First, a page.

(L to R) Career Services Executive Director Diane Kelley, Executive Vice President of Cherokee Nation Businesses Chuck Garrett, Secretary of State Chuck Hoskin Jr., SP Foundry General Manager Bill Nestel, Cherokee Nation Tribal Council Speaker Victoria Vazquez and Chief of Staff Chuck Hoskin.
Published February 7, 2017
SOUTH COFFEYVILLE, OKLAHOMA — The Cherokee Nation held a dinner Thursday in South Coffeyville to welcome the new company SP Foundry, which is bringing 250 jobs to Nowata County.
Last year Texas-based Star Pipe Products, parent of SP Foundry, announced it was expanding its manufacturing business to northeast Oklahoma. Star Pipe manufactures and distributes quality iron products for the water and wastewater industry.
“We just wanted Star Pipe to know we’re glad they brought their business to Oklahoma, South Coffeyville and into the Cherokee Nation’s tribal jurisdiction,” said Diane Kelley, executive director of Cherokee Nation Career Services, which is helping recruit and train quality workers for the new facility.
Cherokee Nation hosted a welcome reception for SP Foundry in South Coffeyville on Thursday, February 2.
More than 200 people attended the brisket dinner, including Principal Chief Bill John Baker, Deputy Chief S. Joe Crittenden, Chief of Staff Chuck Hoskin, Secretary of State Chuck Hoskin Jr., Executive Vice President of Cherokee Nation Businesses Chuck Garrett, and Tribal Councilors Victoria Vazquez and Dick Lay.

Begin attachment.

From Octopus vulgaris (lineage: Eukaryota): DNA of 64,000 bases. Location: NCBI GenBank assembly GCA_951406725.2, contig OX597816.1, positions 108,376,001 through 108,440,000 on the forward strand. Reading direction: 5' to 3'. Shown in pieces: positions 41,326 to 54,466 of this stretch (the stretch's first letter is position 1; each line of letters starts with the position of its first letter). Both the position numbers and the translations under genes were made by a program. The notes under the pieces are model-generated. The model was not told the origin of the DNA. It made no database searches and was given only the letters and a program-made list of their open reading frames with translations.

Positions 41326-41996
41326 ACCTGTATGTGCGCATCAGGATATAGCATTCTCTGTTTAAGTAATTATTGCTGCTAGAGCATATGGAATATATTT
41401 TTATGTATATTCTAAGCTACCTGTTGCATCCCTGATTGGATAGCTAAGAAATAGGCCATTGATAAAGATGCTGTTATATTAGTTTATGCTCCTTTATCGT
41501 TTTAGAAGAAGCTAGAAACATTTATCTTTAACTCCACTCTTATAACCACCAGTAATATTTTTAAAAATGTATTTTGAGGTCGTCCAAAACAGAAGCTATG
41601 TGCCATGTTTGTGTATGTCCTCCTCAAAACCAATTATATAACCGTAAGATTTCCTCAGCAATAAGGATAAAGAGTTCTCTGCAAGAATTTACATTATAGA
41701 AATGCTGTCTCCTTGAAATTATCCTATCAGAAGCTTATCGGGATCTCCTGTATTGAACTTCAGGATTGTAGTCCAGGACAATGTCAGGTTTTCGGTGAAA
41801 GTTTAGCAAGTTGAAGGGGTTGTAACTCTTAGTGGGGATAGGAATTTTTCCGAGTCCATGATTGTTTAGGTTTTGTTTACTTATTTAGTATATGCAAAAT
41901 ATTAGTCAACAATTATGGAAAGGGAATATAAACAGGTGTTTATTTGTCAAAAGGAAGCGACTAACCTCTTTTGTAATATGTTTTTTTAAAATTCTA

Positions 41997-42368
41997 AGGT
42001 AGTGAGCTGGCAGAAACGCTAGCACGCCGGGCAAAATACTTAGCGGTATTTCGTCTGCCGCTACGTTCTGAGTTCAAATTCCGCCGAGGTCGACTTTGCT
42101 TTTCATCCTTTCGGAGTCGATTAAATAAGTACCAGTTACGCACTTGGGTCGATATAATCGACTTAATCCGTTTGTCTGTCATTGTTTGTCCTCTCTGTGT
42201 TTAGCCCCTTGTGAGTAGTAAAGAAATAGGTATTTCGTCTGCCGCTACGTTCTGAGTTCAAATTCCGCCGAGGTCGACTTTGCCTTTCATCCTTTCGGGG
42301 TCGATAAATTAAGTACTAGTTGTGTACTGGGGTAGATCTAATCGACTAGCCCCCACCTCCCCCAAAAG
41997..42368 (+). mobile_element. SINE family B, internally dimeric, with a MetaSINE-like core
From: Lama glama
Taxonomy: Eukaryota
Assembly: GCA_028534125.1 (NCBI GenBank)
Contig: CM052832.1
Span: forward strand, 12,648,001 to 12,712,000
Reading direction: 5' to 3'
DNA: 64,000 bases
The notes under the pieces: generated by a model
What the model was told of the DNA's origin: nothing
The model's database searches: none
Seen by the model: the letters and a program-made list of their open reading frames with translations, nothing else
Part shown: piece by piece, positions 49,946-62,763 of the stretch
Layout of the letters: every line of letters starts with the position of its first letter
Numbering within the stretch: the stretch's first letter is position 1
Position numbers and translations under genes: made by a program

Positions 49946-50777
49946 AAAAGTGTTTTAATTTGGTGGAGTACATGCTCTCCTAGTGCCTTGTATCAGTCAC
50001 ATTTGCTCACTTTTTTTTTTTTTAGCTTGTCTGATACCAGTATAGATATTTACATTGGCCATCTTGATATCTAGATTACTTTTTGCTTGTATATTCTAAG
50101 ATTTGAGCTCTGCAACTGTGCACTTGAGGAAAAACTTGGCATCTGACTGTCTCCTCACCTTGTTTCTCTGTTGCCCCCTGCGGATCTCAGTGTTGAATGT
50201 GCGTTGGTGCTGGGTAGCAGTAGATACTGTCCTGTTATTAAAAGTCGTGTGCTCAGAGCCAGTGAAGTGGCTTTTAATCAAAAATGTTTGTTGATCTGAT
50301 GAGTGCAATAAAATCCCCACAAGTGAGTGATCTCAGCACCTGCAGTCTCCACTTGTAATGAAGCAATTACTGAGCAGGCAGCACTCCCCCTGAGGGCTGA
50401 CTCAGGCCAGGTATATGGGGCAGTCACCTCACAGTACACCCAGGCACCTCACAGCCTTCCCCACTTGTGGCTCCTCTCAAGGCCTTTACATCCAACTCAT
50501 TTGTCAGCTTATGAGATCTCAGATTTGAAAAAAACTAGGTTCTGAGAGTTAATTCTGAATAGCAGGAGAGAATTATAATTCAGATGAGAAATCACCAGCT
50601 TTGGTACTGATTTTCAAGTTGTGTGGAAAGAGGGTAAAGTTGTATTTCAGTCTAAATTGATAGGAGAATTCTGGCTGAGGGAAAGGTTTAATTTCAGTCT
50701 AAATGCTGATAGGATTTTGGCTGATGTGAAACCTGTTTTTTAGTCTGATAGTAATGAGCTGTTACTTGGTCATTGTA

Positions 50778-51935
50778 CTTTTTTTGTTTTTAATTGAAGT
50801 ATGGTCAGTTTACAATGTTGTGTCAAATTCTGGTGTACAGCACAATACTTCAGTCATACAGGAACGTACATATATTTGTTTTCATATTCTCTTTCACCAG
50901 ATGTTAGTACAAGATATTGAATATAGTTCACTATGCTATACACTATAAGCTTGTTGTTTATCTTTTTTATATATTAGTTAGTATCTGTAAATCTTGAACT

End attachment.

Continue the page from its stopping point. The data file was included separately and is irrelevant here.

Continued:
SP Foundry’s General Manager Bill Nestel, Human Resources Manager Mary Nolte and other key leaders also attended.
“SP Foundry is excited to be in South Coffeyville and bringing new jobs and growth in Oklahoma, and we’re thankful the Cherokee Nation and other partners have offered their support,” Nestel said.
Cherokee Nation leaders presented Star Pipe’s leaders with a plaque recognizing them for relocating. The dinner was held at the Native American Fellowship Inc. community center.
“Star Pipe will infuse critical payroll and infrastructure dollars into the South Coffeyville area, improving many lives for years to come, and the Cherokee Nation wanted to celebrate that milestone,” Cherokee Nation Tribal Councilor Vazquez said.